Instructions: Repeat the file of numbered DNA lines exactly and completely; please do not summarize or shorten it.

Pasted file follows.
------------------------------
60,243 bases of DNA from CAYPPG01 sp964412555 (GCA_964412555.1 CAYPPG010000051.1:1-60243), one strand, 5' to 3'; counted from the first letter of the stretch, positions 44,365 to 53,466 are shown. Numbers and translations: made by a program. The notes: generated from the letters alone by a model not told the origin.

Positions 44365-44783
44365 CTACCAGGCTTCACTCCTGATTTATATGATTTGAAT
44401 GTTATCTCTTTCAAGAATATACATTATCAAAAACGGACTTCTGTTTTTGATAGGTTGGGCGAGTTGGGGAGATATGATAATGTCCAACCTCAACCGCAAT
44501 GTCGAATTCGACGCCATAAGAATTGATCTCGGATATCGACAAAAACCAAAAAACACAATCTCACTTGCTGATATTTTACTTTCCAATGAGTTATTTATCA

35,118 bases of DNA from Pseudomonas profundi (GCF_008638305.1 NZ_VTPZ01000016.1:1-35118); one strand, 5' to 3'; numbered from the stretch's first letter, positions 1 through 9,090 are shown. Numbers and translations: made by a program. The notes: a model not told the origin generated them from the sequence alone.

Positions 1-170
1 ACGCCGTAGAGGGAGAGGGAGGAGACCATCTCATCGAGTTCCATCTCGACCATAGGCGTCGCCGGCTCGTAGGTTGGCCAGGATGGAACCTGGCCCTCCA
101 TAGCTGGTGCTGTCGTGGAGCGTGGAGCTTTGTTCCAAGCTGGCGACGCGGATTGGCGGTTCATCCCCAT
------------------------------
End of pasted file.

60,243 bases of DNA from CAYPPG01 sp964412555 (GCA_964412555.1 CAYPPG010000051.1:1-60243), one strand, 5' to 3'; counted from the first letter of the stretch, positions 44,365 to 53,466 are shown. Numbers and translations: made by a program. The notes: generated from the letters alone by a model not told the origin.

Positions 44365-44783
44365 CTACCAGGCTTCACTCCTGATTTATATGATTTGAAT
44401 GTTATCTCTTTCAAGAATATACATTATCAAAAACGGACTTCTGTTTTTGATAGGTTGGGCGAGTTGGGGAGATATGATAATGTCCAACCTCAACCGCAAT
44501 GTCGAATTCGACGCCATAAGAATTGATCTCGGATATCGACAAAAACCAAAAAACACAATCTCACTTGCTGATATTTTACTTTCCAATGAGTTATTTATCA

35,118 bases of DNA from Pseudomonas profundi (GCF_008638305.1 NZ_VTPZ01000016.1:1-35118); one strand, 5' to 3'; numbered from the stretch's first letter, positions 1 through 9,090 are shown. Numbers and translations: made by a program. The notes: a model not told the origin generated them from the sequence alone.

Positions 1-170
1 ACGCCGTAGAGGGAGAGGGAGGAGACCATCTCATCGAGTTCCATCTCGACCATAGGCGTCGCCGGCTCGTAGGTTGGCCAGGATGGAACCTGGCCCTCCA
101 TAGCTGGTGCTGTCGTGGAGCGTGGAGCTTTGTTCCAAGCTGGCGACGCGGATTGGCGGTTCATCCCCAT